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15 of 16 people found the following review helpful
5.0 out of 5 stars Intellectual Common Sense At Its Best
The late Anglican bishop Stephen Neill first wrote this book in the nineteen sixties, updated by Tom Wright in the eighties, that reflects the love of the New Testament that animated Neill's life. The predominant lesson of the book is that readers of the works of New Testament scholars should be wary of the unproven assumptions and ideologies that animate much of this...
Published on August 29, 2003 by Oswald Sobrino

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0 of 7 people found the following review helpful
1.0 out of 5 stars Book and price
First the book has terrible reviews. Second, the price being asked extra ordinarily absurd. Why would anyone pay the price being asked?
Published 21 months ago by David A. Auclair


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15 of 16 people found the following review helpful
5.0 out of 5 stars Intellectual Common Sense At Its Best, August 29, 2003
This review is from: The Interpretation of the New Testament, 1861-1986 (Paperback)
The late Anglican bishop Stephen Neill first wrote this book in the nineteen sixties, updated by Tom Wright in the eighties, that reflects the love of the New Testament that animated Neill's life. The predominant lesson of the book is that readers of the works of New Testament scholars should be wary of the unproven assumptions and ideologies that animate much of this scholarly work, especially work emerging from the German milieu, including that of the still influential Rudolph Bultmann. Although Neill generously affirms that there is much to learn even from the work of flawed biblical criticism, he does not hesitate to point out the baseless and unproven assumptions that permeate much of the history of historical-critical biblical interpretation. Both the general reader and the specialized student will gain from the common sense advice of this genial lover of the New Testament. Especially valuable is the last chapter extensively updated by Tom Wright, who is now also an Anglican bishop in England. Wright has recently written a major work affirming the traditional Christian belief in the bodily resurrection of Christ. Both Neill and Wright bring a commitment to being true to the evidence that is unfortunately missing from a lot of what passes as critical biblical scholarship.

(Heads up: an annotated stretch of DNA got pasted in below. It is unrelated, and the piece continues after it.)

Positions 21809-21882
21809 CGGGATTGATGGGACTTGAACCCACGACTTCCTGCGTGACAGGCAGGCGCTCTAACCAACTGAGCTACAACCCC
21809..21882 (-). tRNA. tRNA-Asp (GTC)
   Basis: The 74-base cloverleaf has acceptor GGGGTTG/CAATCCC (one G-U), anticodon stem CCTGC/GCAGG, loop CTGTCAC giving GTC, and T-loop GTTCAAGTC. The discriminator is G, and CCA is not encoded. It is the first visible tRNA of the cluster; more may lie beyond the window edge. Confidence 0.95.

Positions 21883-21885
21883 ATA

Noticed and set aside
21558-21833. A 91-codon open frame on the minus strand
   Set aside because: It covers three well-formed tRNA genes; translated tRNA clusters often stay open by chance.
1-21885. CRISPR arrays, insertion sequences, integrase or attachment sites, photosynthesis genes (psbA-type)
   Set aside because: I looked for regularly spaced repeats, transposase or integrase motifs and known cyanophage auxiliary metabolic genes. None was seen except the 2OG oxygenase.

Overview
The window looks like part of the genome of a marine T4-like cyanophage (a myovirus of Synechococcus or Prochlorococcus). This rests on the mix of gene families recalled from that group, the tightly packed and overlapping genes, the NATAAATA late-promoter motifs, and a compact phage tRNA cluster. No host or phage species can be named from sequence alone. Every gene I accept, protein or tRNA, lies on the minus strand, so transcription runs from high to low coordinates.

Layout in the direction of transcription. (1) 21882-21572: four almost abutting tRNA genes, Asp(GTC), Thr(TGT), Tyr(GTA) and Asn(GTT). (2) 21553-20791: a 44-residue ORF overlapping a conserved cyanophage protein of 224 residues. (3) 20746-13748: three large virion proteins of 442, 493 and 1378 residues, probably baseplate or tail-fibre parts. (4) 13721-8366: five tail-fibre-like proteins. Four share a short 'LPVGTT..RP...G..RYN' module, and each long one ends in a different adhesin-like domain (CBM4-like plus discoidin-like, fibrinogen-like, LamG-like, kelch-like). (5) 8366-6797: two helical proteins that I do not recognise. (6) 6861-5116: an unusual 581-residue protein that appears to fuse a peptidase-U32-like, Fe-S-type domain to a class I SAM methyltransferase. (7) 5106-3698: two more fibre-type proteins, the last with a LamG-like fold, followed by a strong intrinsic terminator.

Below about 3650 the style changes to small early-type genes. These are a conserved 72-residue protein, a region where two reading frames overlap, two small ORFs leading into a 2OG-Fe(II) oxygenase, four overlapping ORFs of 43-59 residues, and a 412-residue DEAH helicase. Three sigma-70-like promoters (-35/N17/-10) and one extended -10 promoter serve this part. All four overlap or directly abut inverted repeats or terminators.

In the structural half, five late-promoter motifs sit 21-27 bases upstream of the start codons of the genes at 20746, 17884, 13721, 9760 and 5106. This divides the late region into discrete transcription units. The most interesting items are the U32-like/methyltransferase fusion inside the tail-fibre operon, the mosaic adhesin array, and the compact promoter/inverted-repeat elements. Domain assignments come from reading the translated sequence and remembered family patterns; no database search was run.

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7 of 7 people found the following review helpful
5.0 out of 5 stars A highly informative and "fun" read, January 15, 2007
By 
David Kilpatrick (North Syracuse, NY) - See all my reviews
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This review is from: The Interpretation of the New Testament, 1861-1986 (Paperback)
I enjoyed reading this cover to cover. I had already had some familiarity with New Testament scholarship so many of the individuals mentioned in this volume were familiar to me (Lightfoot, Westcott, Streeter, Bultmann, etc., etc.). If you don't have a similar background, I hope you would have the same delightful experience learning the "behind the scenes" of the body of New Testament scholarship from which we draw our current studies.

Scholarship doesn't occur in a vacuum, but is influenced by the spirit of the times, various assumptions, institutional slants (e.g., who gets hired to fill open positions in university professorships) and the authors cover all of these factors. It's as if they take you up in an airplane and give you a bird's eye view of New Testament scholarship over the last 150 years. Without this information, we are like going through a maze of opinions, facts, and philosophies. While you will gain little understanding of the meaning of the New Testament itself, you will gain a tremendous understanding of the resources you will be using to understand the New Testament. Out of the 100+ books I've read in biblical studies (plus another 100-200 I've consulted by not read entirely), this is one of the top five most influential to me. It really puts things in perspective. If you're interested in New Testament scholarship, or make use of resources for understanding the New Testament (e.g., commentaries, dictionaries, lexicons, theological dictionaries, encyclopedias, and books on specific topics), get this and READ IT!